Kids, don't try this at home
Thanks for the laugh, Dr. Reardon. Plus gratitude and humor, and 7 other things worth your time.
It’s very important to practice gratitude, especially in times of crisis.
Today, I am grateful to Dr. Daniel Reardon, 27, of Melbourne, Australia.
Dr. Reardon is an astrophysicist studying pulsars and gravitational waves at Swinburne University. Like so many of us, he’s been isolated at home as a result of COVID-19.
So, he tried to use some of his downtime to invent something he thought might help — a device designed to help people stop touching their faces.
As Reardon explained from his hospital bed (that’s foreshadowing, right there), he wanted to build a necklace/bracelet combination that would buzz if your hands approached your face, using “four powerful neodymium magnets.”
But, things went awry.
‘Downhill pretty quickly’
First, as Reardon told The Guardian newspaper, he accidentally worked the device backward, so that instead of buzzing when you touched your face, it did the opposite: buzzed continuously UNLESS you touched your face.
Scrapping that idea, but “still a bit bored,” as he described it, Dr. Reardon clipped the magnets to his earlobes. I think at this point he was just clowning around.
Then … fateful decision … he clipped them to his nostrils.
“Things went downhill pretty quickly,” he said.
The powerful magnet in his right nostril became stuck to the powerful magnet in his left nostril.
He was now the astrophysicist with two magnets stuck in his nose.
Struggles and Google searches followed. It turns out, he’s not the first person ever to get magnets stuck in his nostril.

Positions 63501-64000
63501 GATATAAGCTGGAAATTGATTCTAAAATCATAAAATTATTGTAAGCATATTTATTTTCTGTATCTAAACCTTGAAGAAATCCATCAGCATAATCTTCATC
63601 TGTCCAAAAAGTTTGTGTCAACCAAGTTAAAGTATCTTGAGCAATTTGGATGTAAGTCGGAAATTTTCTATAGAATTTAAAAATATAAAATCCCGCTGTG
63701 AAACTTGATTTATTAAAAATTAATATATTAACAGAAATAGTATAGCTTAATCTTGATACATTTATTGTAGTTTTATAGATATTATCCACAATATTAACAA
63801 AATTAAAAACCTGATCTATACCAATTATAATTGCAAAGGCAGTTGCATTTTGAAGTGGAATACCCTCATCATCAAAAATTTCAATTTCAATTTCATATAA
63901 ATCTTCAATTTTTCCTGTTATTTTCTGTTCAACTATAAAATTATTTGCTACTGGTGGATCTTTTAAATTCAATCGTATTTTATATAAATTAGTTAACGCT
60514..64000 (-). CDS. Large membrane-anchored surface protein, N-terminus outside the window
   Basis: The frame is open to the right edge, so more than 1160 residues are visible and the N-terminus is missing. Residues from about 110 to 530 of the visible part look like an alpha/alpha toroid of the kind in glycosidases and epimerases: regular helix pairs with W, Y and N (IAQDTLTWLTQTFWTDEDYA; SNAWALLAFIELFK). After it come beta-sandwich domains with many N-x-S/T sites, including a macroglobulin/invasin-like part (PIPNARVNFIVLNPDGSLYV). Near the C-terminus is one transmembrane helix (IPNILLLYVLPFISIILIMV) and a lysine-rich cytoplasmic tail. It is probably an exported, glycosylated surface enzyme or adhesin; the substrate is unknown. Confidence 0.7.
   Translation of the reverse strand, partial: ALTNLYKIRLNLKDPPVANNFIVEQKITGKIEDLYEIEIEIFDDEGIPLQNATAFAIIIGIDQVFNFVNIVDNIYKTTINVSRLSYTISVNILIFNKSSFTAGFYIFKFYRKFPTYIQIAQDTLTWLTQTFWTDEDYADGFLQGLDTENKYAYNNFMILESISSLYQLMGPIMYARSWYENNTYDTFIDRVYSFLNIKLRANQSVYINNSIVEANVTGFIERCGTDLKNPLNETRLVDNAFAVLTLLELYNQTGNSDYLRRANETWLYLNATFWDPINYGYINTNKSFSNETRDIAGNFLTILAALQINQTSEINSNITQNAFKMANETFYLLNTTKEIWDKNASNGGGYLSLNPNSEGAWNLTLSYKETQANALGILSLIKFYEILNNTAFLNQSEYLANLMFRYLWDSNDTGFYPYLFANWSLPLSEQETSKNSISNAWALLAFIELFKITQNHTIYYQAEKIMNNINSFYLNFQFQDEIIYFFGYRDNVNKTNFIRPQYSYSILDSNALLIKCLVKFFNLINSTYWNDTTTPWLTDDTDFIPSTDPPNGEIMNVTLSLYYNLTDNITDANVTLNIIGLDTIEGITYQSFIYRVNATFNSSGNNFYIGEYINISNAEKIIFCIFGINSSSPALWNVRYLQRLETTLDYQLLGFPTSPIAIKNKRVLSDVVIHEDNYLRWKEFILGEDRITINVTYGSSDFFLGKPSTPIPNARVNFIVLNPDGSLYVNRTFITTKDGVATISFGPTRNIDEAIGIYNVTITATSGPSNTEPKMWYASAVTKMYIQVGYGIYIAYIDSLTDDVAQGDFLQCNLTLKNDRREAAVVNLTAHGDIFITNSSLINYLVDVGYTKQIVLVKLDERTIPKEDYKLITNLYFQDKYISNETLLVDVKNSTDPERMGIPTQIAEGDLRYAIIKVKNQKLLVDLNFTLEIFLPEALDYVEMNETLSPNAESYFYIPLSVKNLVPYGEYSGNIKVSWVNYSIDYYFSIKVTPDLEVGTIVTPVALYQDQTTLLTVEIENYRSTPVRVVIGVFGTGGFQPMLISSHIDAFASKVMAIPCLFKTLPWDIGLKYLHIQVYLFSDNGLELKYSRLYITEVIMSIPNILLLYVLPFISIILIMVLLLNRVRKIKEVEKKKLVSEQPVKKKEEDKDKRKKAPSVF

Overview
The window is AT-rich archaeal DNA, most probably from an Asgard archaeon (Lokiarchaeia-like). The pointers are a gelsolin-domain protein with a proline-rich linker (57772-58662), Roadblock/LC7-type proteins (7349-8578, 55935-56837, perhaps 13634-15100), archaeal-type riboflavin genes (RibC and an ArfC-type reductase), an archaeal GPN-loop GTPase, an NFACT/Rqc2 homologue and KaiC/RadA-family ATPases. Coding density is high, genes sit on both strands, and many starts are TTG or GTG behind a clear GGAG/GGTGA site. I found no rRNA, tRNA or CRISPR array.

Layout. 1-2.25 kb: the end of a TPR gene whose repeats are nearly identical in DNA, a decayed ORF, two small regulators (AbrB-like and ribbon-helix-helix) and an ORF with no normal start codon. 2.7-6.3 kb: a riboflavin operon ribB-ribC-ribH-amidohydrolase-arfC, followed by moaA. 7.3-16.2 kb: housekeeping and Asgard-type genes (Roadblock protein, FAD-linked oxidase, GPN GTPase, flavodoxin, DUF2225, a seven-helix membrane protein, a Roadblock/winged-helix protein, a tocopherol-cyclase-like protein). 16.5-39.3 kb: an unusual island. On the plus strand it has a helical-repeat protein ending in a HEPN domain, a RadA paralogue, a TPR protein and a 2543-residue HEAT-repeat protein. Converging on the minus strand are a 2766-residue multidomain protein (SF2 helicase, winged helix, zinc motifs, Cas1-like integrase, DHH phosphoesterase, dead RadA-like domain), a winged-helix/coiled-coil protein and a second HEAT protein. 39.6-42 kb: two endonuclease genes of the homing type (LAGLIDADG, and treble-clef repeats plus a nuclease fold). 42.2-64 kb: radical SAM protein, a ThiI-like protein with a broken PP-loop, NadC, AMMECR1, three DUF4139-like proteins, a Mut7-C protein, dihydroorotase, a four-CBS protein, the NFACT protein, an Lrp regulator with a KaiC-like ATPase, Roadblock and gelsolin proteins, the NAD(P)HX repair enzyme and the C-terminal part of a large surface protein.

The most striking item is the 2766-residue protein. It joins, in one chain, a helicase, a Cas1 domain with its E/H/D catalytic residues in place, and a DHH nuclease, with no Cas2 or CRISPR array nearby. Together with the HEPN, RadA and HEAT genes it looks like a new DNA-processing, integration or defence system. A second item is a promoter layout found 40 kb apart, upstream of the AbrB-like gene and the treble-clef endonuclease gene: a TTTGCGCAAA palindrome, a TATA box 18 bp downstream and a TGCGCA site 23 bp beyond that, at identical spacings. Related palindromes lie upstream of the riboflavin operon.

But the solution he found—which involved using his two remaining magnets to get the first two magnets out—only made things worse. They became stuck as well.
“At this point I ran out of magnets,” he continued.
But, our story is not over.
‘The doctors thought it was quite funny’
Reardon tried pulling them out with pliers, but the pliers became magnetized as well.
Finally, he went to the hospital, where a medical team made an unofficial diagnosis of “injury due to self-isolation and boredom.” Eventually, they got the magnets out.
“The doctors thought it was quite funny,” Reardon said afterward. I think so, too —- which is why I’m grateful to him for sharing the story so openly.
They said comedy equals tragedy plus time—but this all happened just a few days ago, and the truth that most of us realize is that there’s a lot more for us to struggle through with this whole pandemic.
Which is the reason why I’m grateful to be able to find things like this to share.
We need to be very serious about what it will take to come through all this. But we also need to find ways to express hope, and gratitude — and heck yes, laughter.
Speaking of which — we’ll get to the serious stuff below — but if you’ve got a story like this to share, either hit me up at email@example.com, or else click through and share them in the comments.
7 other things worth your time
List of states with partial and full-on lockdowns or stay-at-home orders as of Monday evening: Alaska, California, Colorado, Connecticut, Delaware, Hawaii, Idaho, Illinois, Indiana, Kansas, Kentucky, Louisiana, Maryland, Massachusetts, Michigan, Minnesota, Montana, New Hampshire, New Jersey, New Mexico, New York, North Carolina, Ohio, Oregon, Rhode Island, Vermont, Virginia, Washington, West Virginia, and Wisconsin. Parts of Florida, too. (Business Insider)
The IRS ordered most of its employees across the entire U.S. to work from home. (Politico)
Third order effect of social distancing: Less accurate weather forecasts. Fewer passengers mean fewer commercial airline flights, and it turns out airliners still play an important role in tracking the weather. (AccuWeather)
A Florida megachurch pastor who held heavily attended services over the weekend was arrested on charges of unlawful assembly and violating quarantine orders. There are big time First Amendment issues here, but as they say: the Constitution is not a suicide pact. (Tampa Bay Times)
Gas is cheaper than it’s been in a long time. Too bad there’s nowhere to go. (ABC News)
Children’s author Tomie dePaola passed away at age 85. My daughter loves his Strega Nona stories. And as so often happens, I learned more about him from his obituary than I ever knew before. Rest in peace. (Associated Press)
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